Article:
12042020Fri
Last updateFri, 27 Nov 2020 10am

Street grub – gourmet style!

Two truths about Mexican cuisine: 1) not all street food needs to be of the taco variety and 2) you don’t need fancy surroundings and a hefty check to enjoy quality grub.


Pitaya season in full flow

The pitaya season is now in full swing. The cactus-type fruit enjoys a six-week harvest in Techaluta, Jalisco and surrounding municipalities. Truckloads are delivered daily to Guadalajara, and sold in local markets, on the streets and especially in the downtown Nueve Esquinas neighborhood.

Foodies drool as consulates roll out another International Food Festival

On Sunday, April 28, you might learn how to say “yummy” in several different languages. At the very least, you can sample the creme de la creme of international cuisine, prepared and sold by the 27 foreign consulates of Guadalajara, who will gather at the pretty Centro de Amistad Internacional (International Friendship Center) and offer such delights as caviar crepes (Russia), paella (Spain), salmon (Norway), cakes (Israel), sushi (Japan), ceviche (Peru), cinnamon rolls (Sweden) and rib-eye steak (Argentina) called “al vacio.”

Jalisco coffee, drop by drop

In the midst of the glut of Guadalajara’s coffee chains, it is pleasant to find one that is full of character and that you probably never knew existed.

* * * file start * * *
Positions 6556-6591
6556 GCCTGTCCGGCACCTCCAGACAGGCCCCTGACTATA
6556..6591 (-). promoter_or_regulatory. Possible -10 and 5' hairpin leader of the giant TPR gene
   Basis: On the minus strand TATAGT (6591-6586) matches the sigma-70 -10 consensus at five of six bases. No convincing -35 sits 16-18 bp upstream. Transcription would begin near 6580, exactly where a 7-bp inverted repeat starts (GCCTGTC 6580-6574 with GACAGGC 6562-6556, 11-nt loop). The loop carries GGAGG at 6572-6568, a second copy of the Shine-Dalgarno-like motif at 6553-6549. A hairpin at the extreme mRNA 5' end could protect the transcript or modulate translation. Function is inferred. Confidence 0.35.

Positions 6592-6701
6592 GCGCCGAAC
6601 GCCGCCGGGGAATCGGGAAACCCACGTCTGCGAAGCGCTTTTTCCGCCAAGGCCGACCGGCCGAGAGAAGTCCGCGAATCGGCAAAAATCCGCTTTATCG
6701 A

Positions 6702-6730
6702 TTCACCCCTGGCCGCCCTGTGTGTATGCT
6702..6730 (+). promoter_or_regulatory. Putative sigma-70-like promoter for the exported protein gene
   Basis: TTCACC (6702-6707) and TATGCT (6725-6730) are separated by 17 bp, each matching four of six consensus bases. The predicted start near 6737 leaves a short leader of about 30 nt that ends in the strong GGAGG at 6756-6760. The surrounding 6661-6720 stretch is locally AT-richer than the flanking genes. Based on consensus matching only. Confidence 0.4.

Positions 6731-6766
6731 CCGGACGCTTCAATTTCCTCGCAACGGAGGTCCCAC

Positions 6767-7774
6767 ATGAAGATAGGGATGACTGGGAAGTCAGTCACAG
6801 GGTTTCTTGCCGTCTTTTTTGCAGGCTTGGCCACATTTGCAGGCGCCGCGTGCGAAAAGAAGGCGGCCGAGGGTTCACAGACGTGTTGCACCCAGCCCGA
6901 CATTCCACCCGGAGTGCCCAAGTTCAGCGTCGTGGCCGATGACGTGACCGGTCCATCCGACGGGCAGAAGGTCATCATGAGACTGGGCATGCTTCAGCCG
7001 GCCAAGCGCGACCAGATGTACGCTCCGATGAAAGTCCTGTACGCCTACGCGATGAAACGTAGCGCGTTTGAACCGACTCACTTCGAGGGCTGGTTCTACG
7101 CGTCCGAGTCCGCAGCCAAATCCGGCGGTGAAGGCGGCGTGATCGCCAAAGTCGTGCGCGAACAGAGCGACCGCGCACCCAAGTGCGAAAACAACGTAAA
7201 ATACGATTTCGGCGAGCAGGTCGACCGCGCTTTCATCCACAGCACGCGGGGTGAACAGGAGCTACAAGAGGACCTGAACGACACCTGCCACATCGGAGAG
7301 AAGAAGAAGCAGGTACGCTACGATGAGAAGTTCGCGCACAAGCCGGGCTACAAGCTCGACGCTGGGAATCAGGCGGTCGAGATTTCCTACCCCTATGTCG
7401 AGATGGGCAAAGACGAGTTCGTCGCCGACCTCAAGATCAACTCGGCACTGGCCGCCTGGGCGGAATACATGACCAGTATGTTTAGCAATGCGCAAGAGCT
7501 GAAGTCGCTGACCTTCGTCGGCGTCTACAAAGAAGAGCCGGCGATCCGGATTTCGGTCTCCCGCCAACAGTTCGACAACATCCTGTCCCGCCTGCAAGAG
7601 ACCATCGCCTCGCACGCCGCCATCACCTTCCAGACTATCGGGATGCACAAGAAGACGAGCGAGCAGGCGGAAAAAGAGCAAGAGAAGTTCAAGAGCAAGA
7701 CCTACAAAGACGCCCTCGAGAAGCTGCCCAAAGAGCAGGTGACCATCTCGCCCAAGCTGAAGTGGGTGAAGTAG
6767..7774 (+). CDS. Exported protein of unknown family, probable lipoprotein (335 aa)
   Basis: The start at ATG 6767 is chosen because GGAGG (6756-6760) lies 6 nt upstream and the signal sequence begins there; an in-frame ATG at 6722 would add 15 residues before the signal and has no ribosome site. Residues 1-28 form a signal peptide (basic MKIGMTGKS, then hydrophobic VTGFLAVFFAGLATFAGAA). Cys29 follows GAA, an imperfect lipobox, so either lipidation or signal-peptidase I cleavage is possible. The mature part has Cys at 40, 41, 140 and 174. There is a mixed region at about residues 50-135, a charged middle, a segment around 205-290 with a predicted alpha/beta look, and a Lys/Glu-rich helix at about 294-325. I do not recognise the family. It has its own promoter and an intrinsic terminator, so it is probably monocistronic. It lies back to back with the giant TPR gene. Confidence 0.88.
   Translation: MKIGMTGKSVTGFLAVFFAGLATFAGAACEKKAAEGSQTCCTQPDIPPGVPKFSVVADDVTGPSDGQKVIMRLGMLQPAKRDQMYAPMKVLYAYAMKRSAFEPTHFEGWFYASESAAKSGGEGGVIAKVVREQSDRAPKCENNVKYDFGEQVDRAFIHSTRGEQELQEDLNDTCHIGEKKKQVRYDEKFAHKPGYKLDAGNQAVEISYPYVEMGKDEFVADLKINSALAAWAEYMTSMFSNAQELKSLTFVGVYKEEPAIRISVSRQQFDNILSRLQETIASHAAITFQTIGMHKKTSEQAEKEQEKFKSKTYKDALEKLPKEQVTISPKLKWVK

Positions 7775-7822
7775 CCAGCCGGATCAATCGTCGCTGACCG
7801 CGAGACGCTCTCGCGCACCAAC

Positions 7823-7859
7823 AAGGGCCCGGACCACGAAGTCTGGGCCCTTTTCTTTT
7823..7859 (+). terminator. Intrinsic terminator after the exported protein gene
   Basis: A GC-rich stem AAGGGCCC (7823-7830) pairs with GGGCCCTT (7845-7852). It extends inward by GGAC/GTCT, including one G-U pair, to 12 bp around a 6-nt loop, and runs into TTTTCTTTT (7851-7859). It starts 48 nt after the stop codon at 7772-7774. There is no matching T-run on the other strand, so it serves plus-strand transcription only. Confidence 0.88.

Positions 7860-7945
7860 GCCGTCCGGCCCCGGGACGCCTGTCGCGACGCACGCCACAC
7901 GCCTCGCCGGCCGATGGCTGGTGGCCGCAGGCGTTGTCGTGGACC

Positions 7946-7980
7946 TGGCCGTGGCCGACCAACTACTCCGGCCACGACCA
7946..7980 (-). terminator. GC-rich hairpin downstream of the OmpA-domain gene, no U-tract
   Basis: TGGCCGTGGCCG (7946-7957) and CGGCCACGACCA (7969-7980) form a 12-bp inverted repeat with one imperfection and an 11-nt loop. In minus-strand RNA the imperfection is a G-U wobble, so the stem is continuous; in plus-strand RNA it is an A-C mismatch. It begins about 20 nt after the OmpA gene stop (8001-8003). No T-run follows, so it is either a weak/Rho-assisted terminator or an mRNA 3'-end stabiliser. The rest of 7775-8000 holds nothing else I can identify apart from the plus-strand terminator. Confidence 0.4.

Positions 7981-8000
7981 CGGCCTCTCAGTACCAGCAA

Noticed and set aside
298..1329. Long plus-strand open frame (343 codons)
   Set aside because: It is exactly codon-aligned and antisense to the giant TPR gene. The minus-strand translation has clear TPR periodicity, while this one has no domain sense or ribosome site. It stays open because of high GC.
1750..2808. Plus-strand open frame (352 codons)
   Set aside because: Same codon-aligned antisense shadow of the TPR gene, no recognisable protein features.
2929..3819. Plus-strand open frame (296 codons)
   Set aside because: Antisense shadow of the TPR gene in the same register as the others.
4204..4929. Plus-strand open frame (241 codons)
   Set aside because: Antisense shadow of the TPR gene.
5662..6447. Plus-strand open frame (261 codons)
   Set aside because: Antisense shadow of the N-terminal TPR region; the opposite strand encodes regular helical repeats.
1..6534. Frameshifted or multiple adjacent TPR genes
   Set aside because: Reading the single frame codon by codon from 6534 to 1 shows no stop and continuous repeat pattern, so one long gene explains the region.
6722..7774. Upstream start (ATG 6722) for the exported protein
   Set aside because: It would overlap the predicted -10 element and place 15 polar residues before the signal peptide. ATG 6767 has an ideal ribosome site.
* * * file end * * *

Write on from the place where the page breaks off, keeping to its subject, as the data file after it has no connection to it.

Enjoy fine French food at Chez Chouchou

Guadalajara’s trendy Colonia Americana is home to an excellent but inexpensive new French restaurant. A collaborative venture between three Mexicans and a Frenchman with contrasting but complementary backgrounds, Chez Chouchou serves a range of gourmet meals, fine French wines and creative and original cocktails.

Seasonal Capirotada

A decadent staple of the Lenten season is capirotada, a bread pudding that uses toasted or stale bolillo soaked in syrup. Frequently eaten on Good Friday, the ingredients have a special symbolism: the bread represents the body of Christ, the syrup is his blood, the raisins are the nails of the cross, and the cinnamon sticks are the wood of the cross. Capirotada can call for a wide range of different nuts, seeds and dried fruits. Sometimes cheese (usually aged) is added on top. Here’s a simple recipe to which you can add extra nuts and fruits, if you wish.